How SASB’s framework relates to the global sustainability disclosure ecosystem
The growth of international investor interest in the reporting of sustainability factors by corporations has been breathtaking. In 2015, over 80% of S&P 500 companies issued sustainability reports, compared to 20% just four years earlier. In 2016, nearly 70% of companies addressed at least three quarters of SASB disclosure topics in their SEC filings. Yet, investor dissatisfaction with the quality of sustainability information provided to them is high, with a lack of standards for such disclosure cited by 60% of investors as an impediment to integrating such factors in their investment decisions.
By developing industry-specific standards for the disclosure of ESG information to investors, SASB is working to address this investor dissatisfaction. SASB standards are designed for inclusion in mandatory financial reports. In the US, this takes the shape of the Form 10-K. U.S. securities law firmly undergirds SASB’s work and process, providing a solid foundation for the use of SASB standards by U.S. companies.
But SASB’s rooting in U.S. securities law has occasionally led to confusion about the applicability of SASB standards to multi-national companies and companies based outside the U.S. It is assumed by some that SASB’s standards are exclusively for American companies and American investors. In an age of global markets and global sustainability concerns, this couldn’t be further from the truth.
SASB’s approach to standard-setting is industry-based, not geography-based; many of the issues and disclosure topics identified as material by SASB’s process cut across borders. Carbon emissions and climate change care not about national sovereignty or man-made demarcations. Addressing the need for comparable data on how businesses manage sustainability issues across global markets while maintaining focus on issues that impact the financial or operating performance of international companies is a balance that SASB works hard to maintain.
To ensure that SASB standards are cost-effective for firms and decision-useful for investors, SASB’s research team has worked to accommodate, where possible, the nuance of various domestic and international specifications into industry-specific standards for 79 industries.
Examples abound. Within the Chemicals industry standard, the “Safety and Environmental Stewardship of Chemicals and Genetically Modified Organisms” disclosure topic relies upon “REACH,” a European (but internationally-applied) standard. Within the Automobiles industry standard, the “Fuel Economy and Use-phase Emissions” disclosure topic references several international norms (such as MPG, L/KM, GCO₂/KM, and KM/L). Protocol derived from a convention by the International Maritime Organization informs the technical protocol for the disclosure of “Ecological Impacts” – a disclosure topic in SASB’s Marine Transportation industry standard.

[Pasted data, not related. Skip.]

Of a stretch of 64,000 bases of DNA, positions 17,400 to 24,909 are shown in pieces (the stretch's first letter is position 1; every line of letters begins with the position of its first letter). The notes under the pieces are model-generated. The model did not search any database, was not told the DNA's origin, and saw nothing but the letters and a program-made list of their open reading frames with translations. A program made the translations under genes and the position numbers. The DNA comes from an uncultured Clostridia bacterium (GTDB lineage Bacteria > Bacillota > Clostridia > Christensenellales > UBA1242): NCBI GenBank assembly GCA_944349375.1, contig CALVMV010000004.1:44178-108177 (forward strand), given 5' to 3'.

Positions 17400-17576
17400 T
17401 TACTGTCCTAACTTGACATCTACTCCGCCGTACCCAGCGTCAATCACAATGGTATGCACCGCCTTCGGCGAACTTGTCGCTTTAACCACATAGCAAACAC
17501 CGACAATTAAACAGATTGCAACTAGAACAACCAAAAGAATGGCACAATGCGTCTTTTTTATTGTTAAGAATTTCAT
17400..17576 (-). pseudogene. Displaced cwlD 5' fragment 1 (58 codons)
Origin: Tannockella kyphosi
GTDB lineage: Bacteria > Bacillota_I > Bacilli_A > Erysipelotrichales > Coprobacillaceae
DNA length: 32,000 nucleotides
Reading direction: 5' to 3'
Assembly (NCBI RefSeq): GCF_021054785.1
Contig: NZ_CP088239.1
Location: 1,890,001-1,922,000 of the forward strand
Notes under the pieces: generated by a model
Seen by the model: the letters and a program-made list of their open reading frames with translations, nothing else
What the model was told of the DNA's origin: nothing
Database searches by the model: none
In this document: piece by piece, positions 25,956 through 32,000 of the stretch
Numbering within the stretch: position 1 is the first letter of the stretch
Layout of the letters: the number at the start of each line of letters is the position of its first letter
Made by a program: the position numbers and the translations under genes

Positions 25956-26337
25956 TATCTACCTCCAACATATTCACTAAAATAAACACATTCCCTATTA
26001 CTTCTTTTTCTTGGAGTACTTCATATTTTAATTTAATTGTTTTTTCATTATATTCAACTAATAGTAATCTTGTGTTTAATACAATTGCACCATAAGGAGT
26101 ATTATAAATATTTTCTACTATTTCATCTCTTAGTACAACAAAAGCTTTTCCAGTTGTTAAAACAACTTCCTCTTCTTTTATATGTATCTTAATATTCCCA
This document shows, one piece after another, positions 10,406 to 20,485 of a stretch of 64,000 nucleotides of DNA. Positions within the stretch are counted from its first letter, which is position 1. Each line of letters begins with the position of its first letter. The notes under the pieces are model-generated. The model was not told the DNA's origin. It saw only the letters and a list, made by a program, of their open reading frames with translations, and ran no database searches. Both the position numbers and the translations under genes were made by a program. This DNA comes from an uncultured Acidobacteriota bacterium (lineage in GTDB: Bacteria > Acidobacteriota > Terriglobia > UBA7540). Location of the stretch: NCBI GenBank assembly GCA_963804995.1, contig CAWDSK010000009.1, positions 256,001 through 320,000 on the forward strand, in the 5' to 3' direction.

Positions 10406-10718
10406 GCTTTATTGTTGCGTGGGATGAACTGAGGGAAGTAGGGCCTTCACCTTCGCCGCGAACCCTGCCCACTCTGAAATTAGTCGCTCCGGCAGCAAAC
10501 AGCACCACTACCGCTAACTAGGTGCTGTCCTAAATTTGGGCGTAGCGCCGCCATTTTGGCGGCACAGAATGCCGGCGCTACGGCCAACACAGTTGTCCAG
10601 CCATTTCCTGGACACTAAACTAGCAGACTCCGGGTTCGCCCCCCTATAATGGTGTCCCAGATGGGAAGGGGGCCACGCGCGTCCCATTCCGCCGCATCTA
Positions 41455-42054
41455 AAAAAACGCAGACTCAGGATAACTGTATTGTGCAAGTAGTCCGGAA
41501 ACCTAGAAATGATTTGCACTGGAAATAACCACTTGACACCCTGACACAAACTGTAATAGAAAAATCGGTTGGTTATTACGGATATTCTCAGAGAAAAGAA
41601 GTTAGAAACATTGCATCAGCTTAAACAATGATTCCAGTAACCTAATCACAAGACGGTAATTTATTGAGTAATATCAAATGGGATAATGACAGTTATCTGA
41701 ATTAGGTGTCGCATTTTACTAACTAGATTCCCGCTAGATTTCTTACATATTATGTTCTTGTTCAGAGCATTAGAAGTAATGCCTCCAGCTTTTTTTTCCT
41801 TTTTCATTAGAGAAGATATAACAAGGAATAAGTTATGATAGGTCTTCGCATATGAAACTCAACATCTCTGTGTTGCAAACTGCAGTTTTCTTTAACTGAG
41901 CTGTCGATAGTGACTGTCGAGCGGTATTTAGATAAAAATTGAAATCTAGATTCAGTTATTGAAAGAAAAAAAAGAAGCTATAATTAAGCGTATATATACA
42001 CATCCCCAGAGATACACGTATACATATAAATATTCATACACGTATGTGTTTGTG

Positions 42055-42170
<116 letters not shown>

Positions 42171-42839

SASB’s incorporation of internationally-aligned metrics is designed to achieve consistent disclosure for companies in a given industry, an integral aspect of SASB’s mission to standardize sustainability disclosure.
There are, of course, instances where the concepts underpinning specific disclosure topics are inherently varied across regions. Issues such as diversity and nutrition often have a nationally or culturally-specific context. In these cases, SASB acknowledges this variation by citing international equivalents, as appropriate. An example is the “Nutritional Content” disclosure topic within the Restaurants industry, the accounting metric for which refers to the Dietary Guidelines for Americans or international equivalents. SASB recognizes that the standards may need to be further refined to suit different markets in various contexts. This is an evolving process that we look forward to exploring and encouraging.
Finally, SASB’s engagement with various globally-oriented sustainability reporting bodies further supports the international application of SASB’s framework. Through working relationships with the Task Force on Climate-related Financial Disclosures, the Global Reporting Initiative, the International Integrated Reporting Committee, and Principles for Responsible Investment, SASB is working to ensure that its process and framework operate smoothly and logically alongside other key players in the sustainability reporting and disclosure ecosystem.
From the participation of non US-based investors in SASB’s Investor Advisory Group, to the 120+ countries from which SASB standards have been downloaded, it is clear that global interest in SASB’s framework and standards runs high.
SASB is firmly rooted in the legal and regulatory framework of the United States. But in a world of blurred borders where both capital and sustainability concerns flow freely, facilitating the international applicability of the standards is essential to assuring their efficacy.
Jill Richardson is SASB’s Digital Communications Manager.